American kids today dream of being vloggers, not astronauts

The dream of space travel has been usurped by superficiality.

  • Recent survey of 3,000 kids showed that more kids aspire to be a YouTube star than an astronaut.
  • Children in the U.S. and U.K. were three times more likely to want to become vloggers than kids in China.
  • The survey also indicated that kids in America were less knowledgeable about space travel than their global counterparts.
Keep reading Show less
Credit: NASA
  • NASA's new plan will span the next 10 to 20 years.
  • First, the Moon, and things around the Moon. Then, Mars.
  • One of the primary goals? To privatize and get industry to eventually fund all of it.
Keep reading Show less

Why space garbage is more lethal than a bullet

Trash on earth is pretty bad. But space trash is at a whole other level.

Trash on earth is pretty bad. But space trash is at a whole other level. Imagine how much damage just a single screw can make when it's hurtling right at you at 17,500mph. You can follow Michelle Thaller on Twitter at @mlthaller.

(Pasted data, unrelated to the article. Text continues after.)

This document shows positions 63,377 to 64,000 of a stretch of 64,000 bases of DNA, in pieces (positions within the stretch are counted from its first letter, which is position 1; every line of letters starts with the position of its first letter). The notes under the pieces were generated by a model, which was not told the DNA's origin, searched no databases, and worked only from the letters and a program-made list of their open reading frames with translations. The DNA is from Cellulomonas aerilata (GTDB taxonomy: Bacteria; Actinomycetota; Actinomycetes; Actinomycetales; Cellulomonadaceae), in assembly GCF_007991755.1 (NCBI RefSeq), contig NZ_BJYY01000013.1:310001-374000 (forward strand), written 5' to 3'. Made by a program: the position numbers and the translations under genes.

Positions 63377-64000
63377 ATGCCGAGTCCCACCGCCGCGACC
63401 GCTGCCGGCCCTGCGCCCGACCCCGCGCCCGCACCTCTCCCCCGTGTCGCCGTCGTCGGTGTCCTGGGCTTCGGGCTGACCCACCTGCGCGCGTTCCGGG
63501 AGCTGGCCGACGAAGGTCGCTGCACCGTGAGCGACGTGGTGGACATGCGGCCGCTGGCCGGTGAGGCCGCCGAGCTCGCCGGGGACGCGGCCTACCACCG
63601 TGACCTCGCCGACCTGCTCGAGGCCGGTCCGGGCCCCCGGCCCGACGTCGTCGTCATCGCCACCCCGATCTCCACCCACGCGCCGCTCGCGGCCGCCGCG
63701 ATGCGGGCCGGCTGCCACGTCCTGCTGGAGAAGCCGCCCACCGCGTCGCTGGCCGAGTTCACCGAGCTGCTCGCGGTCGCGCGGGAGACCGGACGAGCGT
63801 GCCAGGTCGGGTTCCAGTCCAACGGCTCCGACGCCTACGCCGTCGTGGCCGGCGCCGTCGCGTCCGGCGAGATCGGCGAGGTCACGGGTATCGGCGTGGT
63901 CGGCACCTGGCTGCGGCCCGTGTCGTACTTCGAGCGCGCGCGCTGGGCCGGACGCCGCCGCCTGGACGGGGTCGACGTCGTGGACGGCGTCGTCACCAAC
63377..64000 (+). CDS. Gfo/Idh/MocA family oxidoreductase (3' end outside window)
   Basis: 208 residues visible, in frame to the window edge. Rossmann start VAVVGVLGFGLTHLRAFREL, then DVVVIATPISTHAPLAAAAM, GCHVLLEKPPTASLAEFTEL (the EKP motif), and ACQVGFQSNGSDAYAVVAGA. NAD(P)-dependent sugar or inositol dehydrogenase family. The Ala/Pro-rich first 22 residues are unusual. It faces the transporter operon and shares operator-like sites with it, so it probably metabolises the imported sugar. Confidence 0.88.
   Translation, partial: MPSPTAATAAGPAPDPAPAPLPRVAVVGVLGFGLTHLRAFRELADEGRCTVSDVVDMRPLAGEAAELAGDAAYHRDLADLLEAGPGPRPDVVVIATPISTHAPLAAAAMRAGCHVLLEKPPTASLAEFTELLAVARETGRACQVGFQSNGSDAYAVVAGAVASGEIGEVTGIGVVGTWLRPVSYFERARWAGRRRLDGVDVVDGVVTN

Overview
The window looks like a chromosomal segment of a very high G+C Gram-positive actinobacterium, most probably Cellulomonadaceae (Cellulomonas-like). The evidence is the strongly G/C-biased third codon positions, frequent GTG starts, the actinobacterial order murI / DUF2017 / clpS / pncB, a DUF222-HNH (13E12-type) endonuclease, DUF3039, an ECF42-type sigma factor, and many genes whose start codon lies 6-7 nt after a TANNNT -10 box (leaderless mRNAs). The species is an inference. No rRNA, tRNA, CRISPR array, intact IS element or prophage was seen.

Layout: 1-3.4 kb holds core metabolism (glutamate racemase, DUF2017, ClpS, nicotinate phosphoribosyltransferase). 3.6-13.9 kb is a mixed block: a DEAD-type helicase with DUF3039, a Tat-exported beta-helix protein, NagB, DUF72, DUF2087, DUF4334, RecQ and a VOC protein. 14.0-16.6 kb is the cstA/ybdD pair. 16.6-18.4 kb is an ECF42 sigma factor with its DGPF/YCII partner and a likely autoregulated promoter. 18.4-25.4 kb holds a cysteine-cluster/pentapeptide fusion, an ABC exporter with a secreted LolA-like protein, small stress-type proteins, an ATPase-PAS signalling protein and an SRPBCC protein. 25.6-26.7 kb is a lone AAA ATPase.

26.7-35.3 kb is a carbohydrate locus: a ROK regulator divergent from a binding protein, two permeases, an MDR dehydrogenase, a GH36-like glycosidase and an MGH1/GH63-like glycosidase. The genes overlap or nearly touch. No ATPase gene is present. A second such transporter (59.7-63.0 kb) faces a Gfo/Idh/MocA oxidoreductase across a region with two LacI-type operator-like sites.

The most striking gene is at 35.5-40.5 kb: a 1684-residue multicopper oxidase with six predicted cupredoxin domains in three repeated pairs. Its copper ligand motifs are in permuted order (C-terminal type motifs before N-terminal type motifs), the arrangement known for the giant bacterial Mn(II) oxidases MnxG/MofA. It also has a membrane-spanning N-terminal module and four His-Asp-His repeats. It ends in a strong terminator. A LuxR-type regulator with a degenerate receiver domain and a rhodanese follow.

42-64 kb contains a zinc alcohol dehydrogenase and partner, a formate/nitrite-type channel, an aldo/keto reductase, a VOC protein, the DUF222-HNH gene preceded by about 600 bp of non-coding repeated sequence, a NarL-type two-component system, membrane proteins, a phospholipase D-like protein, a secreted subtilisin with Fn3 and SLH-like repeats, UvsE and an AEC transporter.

Keep reading Show less

How a spaceship the size of a postage-stamp could find humanity’s new home planet

Sending a tiny spaceship to the nearest habitable planet at 20% of the speed of light? No problem, says theoretical physicist Michio Kaku.

Theoretical physicist Michio Kaku doesn't just hope that humanity finds its way onto other planets... he's even picked out the ones we should be moving to — Proxima Centauri B, in the Alpha Centauri triple star system. He's even suggested that the next great space exploration could happen on a spaceship the size of a postage stamp, traveling 20% the speed of light, sent by using high-powered lasers. It sounds like a wild theory, but if anyone's wild theories could come true in the next 100 years, it's probably Michio Kaku. His latest book is The Future of Humanity: Terraforming Mars, Interstellar Travel, Immortality, and Our Destiny Beyond Earth.

A Trip from the Sun to Jupiter at the Speed of Light. Bring a Sandwich.

Watch what it might look like to travel from the sun to Jupiter at the speed of light.

If you lived here, you’d be home by now (ALPHONSE SWINEHEART)

Keep reading Show less